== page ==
One of the most common but least talked about effects of stroke is sexual dysfunction, with 50% or more of stroke survivors experiencing a degree of sexual decline post stroke. This is not always well recognised, and it is often poorly managed. Management options are very broad and can include medications, counselling, and physical therapy.
We wanted to find out whether some treatments are better or worse than alternatives.
The evidence is current to 27 November 2019.
Population: we included studies in which participants were adults who had had a stroke.
Intervention: interventions included medications or other treatments, such as rehabilitation, used to manage sexual problems following stroke.
Comparison: we compared interventions such as medications against 'fake' medications, which do not contain active substances that affect sexual function. We compared interventions such as rehabilitation, education, or therapy to usual care or alternative treatment.
Outcome: we divided outcomes into primary and secondary outcomes. Primary outcomes focused on sexual function or sexual satisfaction in stroke survivors and their partners. Secondary outcomes focused on quality of life, psychological well-being (anxiety, depression, stress), satisfaction with intervention, sexual knowledge, and marital/relationship satisfaction (including partner satisfaction) in stroke survivors and their partners. We also reported adverse events.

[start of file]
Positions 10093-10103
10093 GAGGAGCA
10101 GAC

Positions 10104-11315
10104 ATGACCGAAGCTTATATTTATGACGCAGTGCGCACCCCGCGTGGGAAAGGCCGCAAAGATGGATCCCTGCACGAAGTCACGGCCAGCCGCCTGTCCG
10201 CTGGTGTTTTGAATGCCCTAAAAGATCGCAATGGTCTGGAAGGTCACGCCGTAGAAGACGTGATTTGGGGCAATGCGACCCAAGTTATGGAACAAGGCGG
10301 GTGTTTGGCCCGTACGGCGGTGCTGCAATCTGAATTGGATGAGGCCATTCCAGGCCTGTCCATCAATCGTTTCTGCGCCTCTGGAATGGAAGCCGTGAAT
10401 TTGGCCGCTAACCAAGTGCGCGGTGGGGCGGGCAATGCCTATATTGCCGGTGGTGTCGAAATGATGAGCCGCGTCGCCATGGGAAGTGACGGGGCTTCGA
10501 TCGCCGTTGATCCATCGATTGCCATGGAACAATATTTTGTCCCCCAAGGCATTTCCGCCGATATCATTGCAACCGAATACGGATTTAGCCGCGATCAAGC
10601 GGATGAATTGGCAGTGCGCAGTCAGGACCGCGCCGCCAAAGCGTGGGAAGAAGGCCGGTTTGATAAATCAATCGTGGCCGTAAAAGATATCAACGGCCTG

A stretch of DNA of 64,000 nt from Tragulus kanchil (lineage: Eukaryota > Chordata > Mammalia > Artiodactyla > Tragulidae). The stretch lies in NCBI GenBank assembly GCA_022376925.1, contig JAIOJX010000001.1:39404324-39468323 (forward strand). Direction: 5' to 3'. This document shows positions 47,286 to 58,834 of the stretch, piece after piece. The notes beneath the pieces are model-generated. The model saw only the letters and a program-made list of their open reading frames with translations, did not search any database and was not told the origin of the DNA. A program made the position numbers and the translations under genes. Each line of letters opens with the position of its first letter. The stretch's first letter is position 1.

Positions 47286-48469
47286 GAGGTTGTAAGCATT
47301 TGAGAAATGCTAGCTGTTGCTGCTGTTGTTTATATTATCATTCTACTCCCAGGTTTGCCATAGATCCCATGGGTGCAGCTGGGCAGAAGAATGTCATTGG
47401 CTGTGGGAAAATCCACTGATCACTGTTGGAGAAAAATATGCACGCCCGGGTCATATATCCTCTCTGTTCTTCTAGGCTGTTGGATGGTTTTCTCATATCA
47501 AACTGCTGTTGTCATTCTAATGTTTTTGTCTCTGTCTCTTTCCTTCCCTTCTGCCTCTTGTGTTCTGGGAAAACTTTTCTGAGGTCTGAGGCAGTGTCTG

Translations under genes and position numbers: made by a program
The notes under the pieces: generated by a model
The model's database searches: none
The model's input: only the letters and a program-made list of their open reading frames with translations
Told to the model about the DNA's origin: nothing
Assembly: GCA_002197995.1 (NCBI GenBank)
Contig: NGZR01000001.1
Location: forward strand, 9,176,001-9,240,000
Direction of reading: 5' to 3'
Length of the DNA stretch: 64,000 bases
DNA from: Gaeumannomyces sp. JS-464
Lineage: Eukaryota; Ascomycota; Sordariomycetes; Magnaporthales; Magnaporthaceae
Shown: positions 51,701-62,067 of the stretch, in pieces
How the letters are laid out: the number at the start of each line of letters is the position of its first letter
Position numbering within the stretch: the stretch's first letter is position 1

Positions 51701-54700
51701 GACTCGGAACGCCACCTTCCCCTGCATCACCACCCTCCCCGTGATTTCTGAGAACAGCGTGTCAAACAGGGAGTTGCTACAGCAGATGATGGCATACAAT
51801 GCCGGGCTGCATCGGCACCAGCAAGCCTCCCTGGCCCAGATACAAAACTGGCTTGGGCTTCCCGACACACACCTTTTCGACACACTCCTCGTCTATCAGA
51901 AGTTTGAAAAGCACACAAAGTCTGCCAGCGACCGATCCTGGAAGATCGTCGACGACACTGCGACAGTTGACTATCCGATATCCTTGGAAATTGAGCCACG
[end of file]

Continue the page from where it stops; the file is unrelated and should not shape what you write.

Time/duration: we included studies of all durations: short (≤ 6 months), medium (between 6 and 18 months), and long (≥ 18 months).
We found three trials designed to reduce sexual dysfunction after stroke. One trial compared a medication called sertraline to methylcobalamin (vitamin B12) to help with premature ejaculation. A second trial compared a structured rehabilitation programme (which had face-to-face counselling and written education) to written education alone and found no clear difference in terms of sexual function, mood, stress, or quality of life. A third trial compared pelvic floor training (exercises to strengthen pelvic floor muscles) to standard rehabilitation and found no clear differences in terms of erection and quality of life. We were uncertain of the results because all three trials were small and of low or very low quality. Also, each trial compared different treatments, which meant that results could not be combined.